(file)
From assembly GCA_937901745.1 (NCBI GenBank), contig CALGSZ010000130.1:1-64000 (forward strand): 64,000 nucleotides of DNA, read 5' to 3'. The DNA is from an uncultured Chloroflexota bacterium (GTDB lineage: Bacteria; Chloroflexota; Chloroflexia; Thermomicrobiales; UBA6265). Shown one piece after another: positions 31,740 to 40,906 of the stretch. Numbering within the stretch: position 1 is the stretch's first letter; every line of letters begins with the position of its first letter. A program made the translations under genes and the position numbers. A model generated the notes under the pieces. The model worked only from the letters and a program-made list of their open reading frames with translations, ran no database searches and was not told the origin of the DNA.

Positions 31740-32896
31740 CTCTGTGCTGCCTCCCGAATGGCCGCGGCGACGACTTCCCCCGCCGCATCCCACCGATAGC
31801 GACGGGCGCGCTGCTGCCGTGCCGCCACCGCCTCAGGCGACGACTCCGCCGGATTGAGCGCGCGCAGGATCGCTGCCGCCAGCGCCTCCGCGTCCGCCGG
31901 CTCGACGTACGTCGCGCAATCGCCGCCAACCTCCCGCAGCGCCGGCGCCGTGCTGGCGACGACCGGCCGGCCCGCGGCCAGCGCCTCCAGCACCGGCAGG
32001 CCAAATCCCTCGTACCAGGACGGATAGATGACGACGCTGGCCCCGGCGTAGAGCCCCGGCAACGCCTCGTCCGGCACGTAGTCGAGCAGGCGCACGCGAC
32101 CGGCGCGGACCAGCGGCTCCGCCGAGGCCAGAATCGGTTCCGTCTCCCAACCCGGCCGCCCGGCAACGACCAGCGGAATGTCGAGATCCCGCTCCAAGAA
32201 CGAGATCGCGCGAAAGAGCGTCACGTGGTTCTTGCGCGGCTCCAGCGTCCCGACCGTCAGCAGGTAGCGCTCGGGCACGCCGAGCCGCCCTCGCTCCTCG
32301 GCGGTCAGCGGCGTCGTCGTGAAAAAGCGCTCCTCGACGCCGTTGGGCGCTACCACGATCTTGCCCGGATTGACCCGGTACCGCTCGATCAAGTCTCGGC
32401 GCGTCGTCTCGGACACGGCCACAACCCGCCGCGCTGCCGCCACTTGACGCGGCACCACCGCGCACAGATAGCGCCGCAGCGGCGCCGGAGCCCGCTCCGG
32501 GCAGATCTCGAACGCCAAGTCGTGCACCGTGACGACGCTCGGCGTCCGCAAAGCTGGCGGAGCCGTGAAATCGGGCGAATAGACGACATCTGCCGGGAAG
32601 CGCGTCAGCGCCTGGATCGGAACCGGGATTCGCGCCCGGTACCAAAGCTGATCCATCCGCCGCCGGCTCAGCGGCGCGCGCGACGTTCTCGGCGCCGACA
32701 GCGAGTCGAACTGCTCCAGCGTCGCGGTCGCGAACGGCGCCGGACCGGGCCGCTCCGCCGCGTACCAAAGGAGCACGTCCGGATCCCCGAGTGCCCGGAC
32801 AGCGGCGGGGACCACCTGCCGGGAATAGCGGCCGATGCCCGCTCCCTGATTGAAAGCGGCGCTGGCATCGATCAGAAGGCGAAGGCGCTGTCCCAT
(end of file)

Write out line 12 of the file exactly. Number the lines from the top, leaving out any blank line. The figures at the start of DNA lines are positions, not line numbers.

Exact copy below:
32601 CGCGTCAGCGCCTGGATCGGAACCGGGATTCGCGCCCGGTACCAAAGCTGATCCATCCGCCGCCGGCTCAGCGGCGCGCGCGACGTTCTCGGCGCCGACA